SAN DIEGO – The success of small Marine Corps units dispersed across far-flung islands in contested terrain will need a better integrated joint operating picture.
A demonstration held in Hawaii last week provided a glimpse of what some existing capabilities can give Mairnes and offered an opening for new or existing technologies to fill gaps and further refine the concepts for command and control in the distributed maritime battle space, service officials said this week at the West 2023 conference hosted by the U.S. Naval Institute and AFCEA.
To explore the idea for future Expeditionary Advanced Base Operations, the California-based I Marine Expeditionary Force did the experiment based on a “hub, spoke and node” framework. The emerging construct is a focus of recent efforts by the San Diego-based 3rd Marine Aircraft Wing during its “Fury” series of training exercises.
In Hawaii, personnel with Marine Air Control Group 38, I Marine Expeditionary Force and I MEF Information Group, based at Camp Pendleton, Calif., set up an expeditionary command-and-control node with their gear and equipment organic to 3rd Marine Littoral Regiment, which is part of Japan-based III Marine Expeditionary Force. Working with Marines with Camp Lejeune, N.C.-based II MEF, they established a Multi-Domain Operations Center and a Multi-Function Air Operations Center on a football field at U.S. Pacific Command headquarters at Camp H.M. Smith.
Meanwhile, in Japan, officials said, III MEF units formed an All-Domain Operations Center that provided the higher echelon, task force-level C2 node for the week-long exercise that culminated in a Feb. 7 demonstration for U.S. Pacific Command and Marine Corps Forces Pacific. The demonstration, done in a scenario representative of existing regional threats from China, was done at the request of Adm. John Aquilino, the PACOM commander, and coincided with the PACOM regional commanders’ conference.
“For seven days, we conducted real-world, constructive operations inside the First Island Chain,” Col. Jeremy Winters, who commands MACG-38, 3rd Marine Aircraft Wing, based at Miramar Marine Corps Air Station in San Diego, told an audience at a panel discussion on multi-domain operations and expeditionary kill webs.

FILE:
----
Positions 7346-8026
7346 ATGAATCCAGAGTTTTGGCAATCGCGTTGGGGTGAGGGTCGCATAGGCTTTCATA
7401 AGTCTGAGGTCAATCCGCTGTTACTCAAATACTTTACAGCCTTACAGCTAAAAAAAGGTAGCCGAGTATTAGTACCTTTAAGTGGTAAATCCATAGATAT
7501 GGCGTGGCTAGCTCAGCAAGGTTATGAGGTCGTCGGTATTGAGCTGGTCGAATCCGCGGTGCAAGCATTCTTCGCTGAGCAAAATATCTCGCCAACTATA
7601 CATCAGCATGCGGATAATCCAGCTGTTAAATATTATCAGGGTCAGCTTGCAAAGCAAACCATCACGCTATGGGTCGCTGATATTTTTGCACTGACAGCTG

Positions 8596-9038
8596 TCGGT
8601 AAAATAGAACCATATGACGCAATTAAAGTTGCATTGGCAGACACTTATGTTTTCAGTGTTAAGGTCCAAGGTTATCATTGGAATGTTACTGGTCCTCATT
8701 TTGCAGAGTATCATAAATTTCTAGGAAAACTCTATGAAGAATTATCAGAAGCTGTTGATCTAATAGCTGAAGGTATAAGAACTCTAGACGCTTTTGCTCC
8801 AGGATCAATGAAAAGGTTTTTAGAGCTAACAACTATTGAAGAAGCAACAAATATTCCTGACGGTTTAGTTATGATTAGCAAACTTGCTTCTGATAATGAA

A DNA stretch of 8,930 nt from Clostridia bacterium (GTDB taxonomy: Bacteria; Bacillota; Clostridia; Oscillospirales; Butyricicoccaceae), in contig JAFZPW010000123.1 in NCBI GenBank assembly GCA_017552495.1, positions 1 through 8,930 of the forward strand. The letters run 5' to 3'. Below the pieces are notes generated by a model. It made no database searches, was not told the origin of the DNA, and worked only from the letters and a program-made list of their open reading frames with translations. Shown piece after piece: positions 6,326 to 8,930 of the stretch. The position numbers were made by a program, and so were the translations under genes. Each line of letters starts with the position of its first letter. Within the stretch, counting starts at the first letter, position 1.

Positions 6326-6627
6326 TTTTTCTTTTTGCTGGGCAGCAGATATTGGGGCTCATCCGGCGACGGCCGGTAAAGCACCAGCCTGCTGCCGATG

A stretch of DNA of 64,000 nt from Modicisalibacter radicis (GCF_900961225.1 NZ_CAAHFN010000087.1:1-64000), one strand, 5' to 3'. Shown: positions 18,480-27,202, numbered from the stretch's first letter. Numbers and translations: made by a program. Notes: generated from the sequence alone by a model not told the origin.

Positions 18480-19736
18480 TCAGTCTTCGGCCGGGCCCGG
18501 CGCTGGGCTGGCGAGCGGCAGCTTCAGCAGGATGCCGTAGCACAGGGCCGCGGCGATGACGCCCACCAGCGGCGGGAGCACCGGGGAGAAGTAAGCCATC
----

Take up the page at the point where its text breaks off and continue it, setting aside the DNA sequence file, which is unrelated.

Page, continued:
The combined and joint forces did it with “real airplanes, real submarines, real surface action combatants operating under First Island Chain under an all-domain command-and-control architecture that’s designed to fight, tonight,” Winters said. “Pretty impressive.”
In the future fight, officials expect to deploy newer capabilities, like the tactical aviation ground refueling system or TAGRS, that can hot refuel two advanced F-35B Lightning II Joint Strike Fighters in under 30 minutes, or the light Marine air defense integrated system, or LMADIS, that can neutralize unmanned air drones. As envisioned, the hub, spoke and node model can fuse tactical information links and enable a joint common operating picture, one that “frankly can work with any maneuver force – Marines, submarines, U.S. Air Force and surface action groups,” Winters said.
For small, mobile, dispersed units, it improves combat capabilities for deployed units down range where risks from the enemy and from far-off combat support are greatest. The MEF, then, can conduct missions like raids, for example, across a wider battle space while still having the required support.
“Where a ground combat element seizes terrain and holds it for us,” he said. “We pop up this episodic and temporal node that delivers real logistics and data to the kill web architecture, and we’re out of there because somebody else is trying to target us.”
Panel members made a pitch to industry representatives attending WEST to help the Marine Corps expand expeditionary kill webs.
Winters spoke of the need for an integrated framework, “a system – one system – with digital encryption that allows me to do that.”
“I need a platform-agnostic, encryption capability both on my end-user devices and for my transport,” he said, adding he wants “one token where I can stick it in a computer and it can gives me any network that I need access… That’s the encryption that I really need.”
Moreover, “it needs to be one integrated framework” at the tactical edge for those “who really close kill chains,” he added.
To provide reliable communications, along with securing deployed networks and the tactical grid, “the ability to move from one to the other, as they start to close down, is absolutely critical to resilient comms and [command and control] in general,” said Col. Kevin Root, commander of I MEF Information Group at Camp Pendleton.
With the pacing threat from China, and the continuing Russia-Ukraine war unsettling adversaries in that region, tech advances cannot come fast enough. “Four years ago, we felt like we had time,” Col. James Lively, I Marine Expeditionary Force assistant chief of staff, told USNI News after the panel.
Lively recounted to the audience the story – contained in a recent report by the Center for Strategic Budgetary Assessment, “Innovating for Great Power Competition” – of then-Rear Adm. Jerry Tuttle, a battle group commander and advocate of using existing commercial technologies and who, in 1981, was the first to use a commercial off-the-shelf computer on a ship. Tuttle’s action, he noted, “started driving the Navy” toward Joint Operational Tactical System.
nine years to go to scale,” Lively said. “There was a choice to take a [commercial] thing, put it on a carrier… I’m sure there was a lot of red tape to cut through. I think the growing concern is we don’t have nine years.”
“How do we pick winners faster and put equipment in the hands of warfighters?” he said. “That’s our challenge at hand, for sure.”